German authorities have created a detailed virtual model of the Auschwitz concentration camp to help them prosecute the last living Nazi war criminals. Developed by the Bavarian state crime office (LKA) in Munich, Germany, the highly precise 3D model brings the notorious death camp in occupied Poland to life where more than 1.1 million people died during the Second World War.

The innovative tool is being used to establish criminal intent by helping prosecutors determine the accuracy of the accounts given by witnesses and suspects involved in the atrocities committed at the camp decades ago.

"It has often been the case that suspects say they worked at Auschwitz but didn't really know what was going on," head of the federal office investigating Nazi war crimes, Jens Rommel, told AFP. "Legally, the question is about intent: must a suspect have known that people were being taken to the gas chambers or shot? This model is a very good and very modern tool for the investigation because it can help answer that question."

The VR model was created by Ralf Breker, a digital imaging expert at the Bavarian state crime office, using a wide range of data sources including over a thousand period photos, material from the Surveyors' Office in Warsaw, building blueprints and 3D laser scans of the former concentration camp's surviving buildings and structures. Buildings that were destroyed in 1945 were virtually reconstructed using vast Auschwitz archives.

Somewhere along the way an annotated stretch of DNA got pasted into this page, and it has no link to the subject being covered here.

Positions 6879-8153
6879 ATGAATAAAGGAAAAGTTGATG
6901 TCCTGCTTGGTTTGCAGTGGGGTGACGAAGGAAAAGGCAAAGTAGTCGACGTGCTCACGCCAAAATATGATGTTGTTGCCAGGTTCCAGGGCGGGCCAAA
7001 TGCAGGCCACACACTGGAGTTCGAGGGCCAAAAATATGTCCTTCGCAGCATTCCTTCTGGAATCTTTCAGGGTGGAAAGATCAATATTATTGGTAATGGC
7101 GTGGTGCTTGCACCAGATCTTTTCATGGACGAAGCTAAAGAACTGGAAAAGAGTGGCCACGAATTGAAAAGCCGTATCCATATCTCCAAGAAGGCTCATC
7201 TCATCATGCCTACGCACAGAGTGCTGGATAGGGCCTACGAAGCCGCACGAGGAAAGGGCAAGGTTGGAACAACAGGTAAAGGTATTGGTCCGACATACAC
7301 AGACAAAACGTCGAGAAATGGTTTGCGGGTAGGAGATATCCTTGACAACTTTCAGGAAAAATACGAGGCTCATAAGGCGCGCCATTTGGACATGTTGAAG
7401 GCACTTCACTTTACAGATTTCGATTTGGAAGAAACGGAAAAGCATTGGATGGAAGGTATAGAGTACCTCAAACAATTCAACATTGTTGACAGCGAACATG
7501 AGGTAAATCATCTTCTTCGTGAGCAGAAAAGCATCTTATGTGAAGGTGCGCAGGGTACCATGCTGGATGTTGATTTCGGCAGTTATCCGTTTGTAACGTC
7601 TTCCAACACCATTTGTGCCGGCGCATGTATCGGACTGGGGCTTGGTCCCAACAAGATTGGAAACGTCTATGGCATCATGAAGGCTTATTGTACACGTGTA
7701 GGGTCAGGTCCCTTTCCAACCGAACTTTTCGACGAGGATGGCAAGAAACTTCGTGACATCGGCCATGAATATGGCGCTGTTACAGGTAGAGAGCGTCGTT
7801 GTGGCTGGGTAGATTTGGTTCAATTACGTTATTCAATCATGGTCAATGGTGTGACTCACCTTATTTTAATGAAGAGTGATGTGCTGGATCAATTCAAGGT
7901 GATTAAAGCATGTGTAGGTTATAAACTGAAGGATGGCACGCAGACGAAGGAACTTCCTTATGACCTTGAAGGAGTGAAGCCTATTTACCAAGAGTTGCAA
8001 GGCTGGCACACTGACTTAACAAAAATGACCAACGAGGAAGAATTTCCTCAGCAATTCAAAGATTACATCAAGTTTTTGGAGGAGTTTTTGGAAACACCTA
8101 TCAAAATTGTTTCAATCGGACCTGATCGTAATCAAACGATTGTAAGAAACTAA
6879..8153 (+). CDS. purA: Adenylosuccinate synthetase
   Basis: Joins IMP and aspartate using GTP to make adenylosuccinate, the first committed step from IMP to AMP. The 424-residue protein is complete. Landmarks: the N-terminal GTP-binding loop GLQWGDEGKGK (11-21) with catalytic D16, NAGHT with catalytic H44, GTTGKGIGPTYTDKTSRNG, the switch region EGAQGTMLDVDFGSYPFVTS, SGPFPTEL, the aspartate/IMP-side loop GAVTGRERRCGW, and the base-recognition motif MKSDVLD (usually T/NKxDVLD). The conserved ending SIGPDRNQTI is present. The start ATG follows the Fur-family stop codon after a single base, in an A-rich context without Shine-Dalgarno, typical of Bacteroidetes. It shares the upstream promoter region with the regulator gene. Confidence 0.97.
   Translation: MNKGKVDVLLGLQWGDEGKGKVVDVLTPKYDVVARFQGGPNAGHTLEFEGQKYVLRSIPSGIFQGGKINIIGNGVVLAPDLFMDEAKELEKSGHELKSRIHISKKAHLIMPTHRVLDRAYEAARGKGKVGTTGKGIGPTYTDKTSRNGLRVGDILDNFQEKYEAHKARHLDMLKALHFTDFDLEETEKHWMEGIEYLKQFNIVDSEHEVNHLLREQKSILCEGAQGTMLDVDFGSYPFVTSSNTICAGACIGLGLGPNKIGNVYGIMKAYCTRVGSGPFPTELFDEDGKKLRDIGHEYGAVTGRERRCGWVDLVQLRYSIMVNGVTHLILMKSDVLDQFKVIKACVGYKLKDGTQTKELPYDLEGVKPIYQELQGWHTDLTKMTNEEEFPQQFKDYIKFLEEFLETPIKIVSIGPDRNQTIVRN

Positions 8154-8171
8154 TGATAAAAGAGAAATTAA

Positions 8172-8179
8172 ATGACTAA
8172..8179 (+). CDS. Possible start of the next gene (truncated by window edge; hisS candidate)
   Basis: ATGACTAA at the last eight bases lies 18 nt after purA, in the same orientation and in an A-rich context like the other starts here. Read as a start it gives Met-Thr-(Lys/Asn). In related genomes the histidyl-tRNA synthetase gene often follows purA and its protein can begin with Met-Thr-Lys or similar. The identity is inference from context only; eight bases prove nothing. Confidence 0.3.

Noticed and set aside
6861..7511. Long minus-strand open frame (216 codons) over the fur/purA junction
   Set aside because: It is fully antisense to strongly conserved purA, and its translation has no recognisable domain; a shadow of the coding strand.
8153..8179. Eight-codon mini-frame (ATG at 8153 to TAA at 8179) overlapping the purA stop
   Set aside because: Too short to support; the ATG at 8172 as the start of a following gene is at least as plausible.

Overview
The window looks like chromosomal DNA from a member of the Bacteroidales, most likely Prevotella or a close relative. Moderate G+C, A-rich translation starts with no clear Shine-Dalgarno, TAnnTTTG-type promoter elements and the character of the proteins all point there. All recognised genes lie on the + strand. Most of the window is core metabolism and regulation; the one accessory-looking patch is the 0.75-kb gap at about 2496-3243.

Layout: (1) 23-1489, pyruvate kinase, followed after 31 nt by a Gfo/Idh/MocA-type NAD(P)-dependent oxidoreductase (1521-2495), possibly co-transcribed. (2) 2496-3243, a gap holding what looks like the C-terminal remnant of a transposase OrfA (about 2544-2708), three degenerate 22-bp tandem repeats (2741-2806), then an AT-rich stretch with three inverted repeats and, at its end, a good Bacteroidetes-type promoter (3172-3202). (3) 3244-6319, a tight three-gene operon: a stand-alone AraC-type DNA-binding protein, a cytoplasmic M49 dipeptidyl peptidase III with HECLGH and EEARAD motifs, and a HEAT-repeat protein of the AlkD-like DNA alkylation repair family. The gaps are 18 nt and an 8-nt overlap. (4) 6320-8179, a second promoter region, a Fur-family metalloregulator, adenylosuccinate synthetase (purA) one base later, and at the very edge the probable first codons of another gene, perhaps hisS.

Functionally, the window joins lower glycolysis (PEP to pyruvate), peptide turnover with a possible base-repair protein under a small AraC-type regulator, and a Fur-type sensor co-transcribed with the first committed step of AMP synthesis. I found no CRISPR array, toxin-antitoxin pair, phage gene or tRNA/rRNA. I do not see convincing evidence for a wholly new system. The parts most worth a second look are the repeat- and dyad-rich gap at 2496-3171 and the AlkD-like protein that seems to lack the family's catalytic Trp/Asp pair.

"The Germans were very precise — we were able to rebuild every single structure because we had blueprints for each one," Breker said.

Breker also travelled to Auschwitz twice in 2013 to collect more data and details to develop his virtual recreation of hell on earth.

"To my knowledge, there is no more exact model of Auschwitz," 43-year-old Breker said. "It is much, much more precise than Google Earth. We use the most modern VR goggles on the market. When I zoom in, I can see the smallest detail."

After slipping on a VR headset, judges, prosecutors and co-plaintiffs can virtually experience moving through the death camp and view some of the camp's minute details, from the victims being led into gas chambers and crematoria smoke to the trees that may have blocked the view from a certain vantage point.

"The advantage the model offers is that I get a better overview of the camp and can recreate the perspective of a suspect, for example in a watchtower," Breker said.

The eerie experience is intended to help judges and prosecutors gain insight into defendants' awareness of their virtual surroundings during an investigation.

The case that brought about the project involved Johann Breyer, a Czech-born retired machinist who was accused of complicity in the killing of 216,000 Hungarian Jews at Auschwitz. Weiden prosecutors were able to build their case using an earlier version of the virtual model. However, the 89-year-old American died in June 2014, mere hours before a US court approved his extradition to Germany to stand trial for his alleged crimes.

In 2016, a more advanced version of the tool was used in the trial of former SS guard Reinhold Hanning who was convicted in June of complicity in 170,000 murders at Auschwitz.

Rommel said the team is currently investigating a few dozen more suspects, adding that an estimated "double-digit number" are still alive and could potentially stand trial. Once the last criminal cases are concluded, the LKA said the model may be lent to Holocaust memorial sites including Yad Vashem in Israel and Auschwitz to give visitors a chilling, in-depth virtual experience of the camp.

"Of course we'd have to be extremely careful no one stole it," Breker said. "The nightmare would be abuse of the data," such as the creation of computer games, for example. He also said similar models could potentially be used in criminal investigations across the globe.

"In two or three years, you'll be able to enter the scene of every serious crime virtually," he said.